For this assignment, though, I watched the NBC “Nightly News” broadcast from last night (Thursday, February 26) online. Right off the bat, I was pleasantly surprised that I only had to watch one 45-second commercial to watch an entire broadcast, and it was at the beginning. There was no interruption, which was pretty refreshing and a nice change from the usual online television viewing where you’re forced to sit through five-plus minutes of commercials 4-5 times an episode.

NBC's "Nightly News" with Brian Williams' stand-in, Lester Holt

NBC’s “Nightly News” with Brian Williams’ stand-in, Lester Holt

In terms of the stories that were covered in the 15-minute episode, I thought they did a relatively good job at the organization of them: starting with the hardest news and getting increasingly less serious as they went along. Here they are, in order:

  • Jihadi John – 3 minutes
  • Social media and Isis recruiting – 2.5 minutes
  • Isis members destroying ancient art in a museum – 1.75 minutes
  • Winter in the US breaking records for February – 2 minutes
  • Weather report – 1.25 minutes
  • Net neutrality – 1.75 minutes
  • Apple watch – 20 seconds
  • U.S.S. Gabrielle Giffords – 20 seconds
  • Llama chase – 2 minutes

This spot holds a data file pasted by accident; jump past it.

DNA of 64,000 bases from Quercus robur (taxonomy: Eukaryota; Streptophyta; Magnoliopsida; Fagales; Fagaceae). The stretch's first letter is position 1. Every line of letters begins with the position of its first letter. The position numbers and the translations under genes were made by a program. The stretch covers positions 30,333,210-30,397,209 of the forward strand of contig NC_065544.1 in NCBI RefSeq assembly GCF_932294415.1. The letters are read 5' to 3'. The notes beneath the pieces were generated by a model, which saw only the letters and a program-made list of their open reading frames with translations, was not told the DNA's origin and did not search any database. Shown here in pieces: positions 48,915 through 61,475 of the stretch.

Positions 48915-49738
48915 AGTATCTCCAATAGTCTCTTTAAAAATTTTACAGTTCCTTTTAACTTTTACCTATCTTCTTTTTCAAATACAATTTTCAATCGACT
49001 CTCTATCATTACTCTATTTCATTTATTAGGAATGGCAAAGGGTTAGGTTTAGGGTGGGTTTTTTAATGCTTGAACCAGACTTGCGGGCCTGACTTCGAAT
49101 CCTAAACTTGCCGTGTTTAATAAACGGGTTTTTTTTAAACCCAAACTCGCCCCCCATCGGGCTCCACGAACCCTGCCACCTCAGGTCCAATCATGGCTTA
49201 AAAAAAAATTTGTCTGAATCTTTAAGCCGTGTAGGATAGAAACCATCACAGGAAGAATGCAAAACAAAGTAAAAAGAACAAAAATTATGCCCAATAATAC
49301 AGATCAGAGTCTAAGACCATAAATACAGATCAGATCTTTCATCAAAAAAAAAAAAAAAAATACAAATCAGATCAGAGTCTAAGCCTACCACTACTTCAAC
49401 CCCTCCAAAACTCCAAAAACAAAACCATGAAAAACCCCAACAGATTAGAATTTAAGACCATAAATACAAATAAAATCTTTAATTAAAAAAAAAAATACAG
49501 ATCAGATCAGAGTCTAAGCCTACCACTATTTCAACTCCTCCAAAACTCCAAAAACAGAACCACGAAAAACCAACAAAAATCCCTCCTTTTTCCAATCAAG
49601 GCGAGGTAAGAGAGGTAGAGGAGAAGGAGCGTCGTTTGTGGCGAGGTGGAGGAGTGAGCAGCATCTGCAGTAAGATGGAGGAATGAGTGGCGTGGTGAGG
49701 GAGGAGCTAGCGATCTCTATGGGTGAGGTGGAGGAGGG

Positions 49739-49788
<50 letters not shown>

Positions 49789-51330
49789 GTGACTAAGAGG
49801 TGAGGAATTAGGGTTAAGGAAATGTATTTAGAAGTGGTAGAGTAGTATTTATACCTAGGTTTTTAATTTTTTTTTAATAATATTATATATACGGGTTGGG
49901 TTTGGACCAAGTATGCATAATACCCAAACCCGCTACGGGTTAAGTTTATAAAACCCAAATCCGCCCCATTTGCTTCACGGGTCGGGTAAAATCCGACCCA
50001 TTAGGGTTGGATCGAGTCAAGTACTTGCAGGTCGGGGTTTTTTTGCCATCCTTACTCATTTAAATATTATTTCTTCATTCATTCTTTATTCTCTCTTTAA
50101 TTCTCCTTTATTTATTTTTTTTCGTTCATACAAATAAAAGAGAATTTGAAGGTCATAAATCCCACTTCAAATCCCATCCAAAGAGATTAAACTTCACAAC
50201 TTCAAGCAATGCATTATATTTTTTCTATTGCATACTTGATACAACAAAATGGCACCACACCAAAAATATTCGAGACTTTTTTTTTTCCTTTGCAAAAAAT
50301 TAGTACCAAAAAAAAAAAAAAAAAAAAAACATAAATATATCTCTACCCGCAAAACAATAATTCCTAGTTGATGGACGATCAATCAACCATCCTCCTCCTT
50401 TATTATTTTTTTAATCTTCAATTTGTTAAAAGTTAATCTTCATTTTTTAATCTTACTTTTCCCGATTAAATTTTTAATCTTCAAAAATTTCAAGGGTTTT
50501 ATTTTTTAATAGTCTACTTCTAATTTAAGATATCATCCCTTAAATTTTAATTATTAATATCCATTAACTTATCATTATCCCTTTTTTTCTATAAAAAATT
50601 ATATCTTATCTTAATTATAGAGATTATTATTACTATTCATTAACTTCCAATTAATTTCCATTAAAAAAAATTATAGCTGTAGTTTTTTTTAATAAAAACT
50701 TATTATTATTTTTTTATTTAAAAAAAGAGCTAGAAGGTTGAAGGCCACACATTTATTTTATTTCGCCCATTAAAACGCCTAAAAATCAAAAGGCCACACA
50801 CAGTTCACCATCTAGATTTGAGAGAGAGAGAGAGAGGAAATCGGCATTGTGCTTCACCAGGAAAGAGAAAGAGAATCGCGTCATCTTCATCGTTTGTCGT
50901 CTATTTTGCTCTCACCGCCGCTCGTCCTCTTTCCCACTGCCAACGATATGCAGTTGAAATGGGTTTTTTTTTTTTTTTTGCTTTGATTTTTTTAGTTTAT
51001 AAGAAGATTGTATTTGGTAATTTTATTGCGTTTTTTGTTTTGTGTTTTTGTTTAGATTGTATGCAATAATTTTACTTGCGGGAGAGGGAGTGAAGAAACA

Most of these are stories that seemed to be ones that people should know about either because they’re important or because everyone was talking about them. Sure, the llama chase is perhaps the epitome of soft news, but it took over the internet yesterday. Literally everyone on Twitter was talking about it, so devoting time at the end of the “Nightly News” broadcast to it didn’t feel unwarranted and it added a little bit of humor and lightheartedness to a program that takes itself very seriously.

I also kind of respect the fact that the program knows it’s for an older audience and they aren’t trying to be too “young” or “hip,” because they know that it would come off as silly and trying too hard. Sure, when they say “Twitter, Facebook, and Google” and show this graphic, I chuckled —



— like, what is the point of showing that? Seriously, what a waste of time for whichever NBC Page had to take the time to Google a photo of the Google logo and put it through a software so that it would be shown on this segment. And when they were explaining the effects of the net neutrality ruling using a not-so-subtle graphic explaining how the “Internet Superhighway” works, I rolled my eyes:

Screen shot 2015-02-27 at 1.59.24 PM

But I think that, overall, the “Nightly News” is what it is and it will always have some sort of place, regardless of the era. As a college student, yes, it’s irrelevant to my daily life and I will never be taking the time to make sure I’m in my room at 7pm watching someone dictate the news of the day to me that I have already read about on Twitter. But when I’m in the working world and I get home from the gym after work and I haven’t been able to check social media all day, then I can envision the “Nightly News” being helpful and informative. Its treatment of stories didn’t feel very heavy-handed or biased, and the facts were presented pretty clearly. Of course there are a plethora of ways to get news in the digital era, but I think that in some ways, network TV news will always have a place in our media as a way of breaking down “today’s top stories” for a certain, albeit shrinking, segment of the population.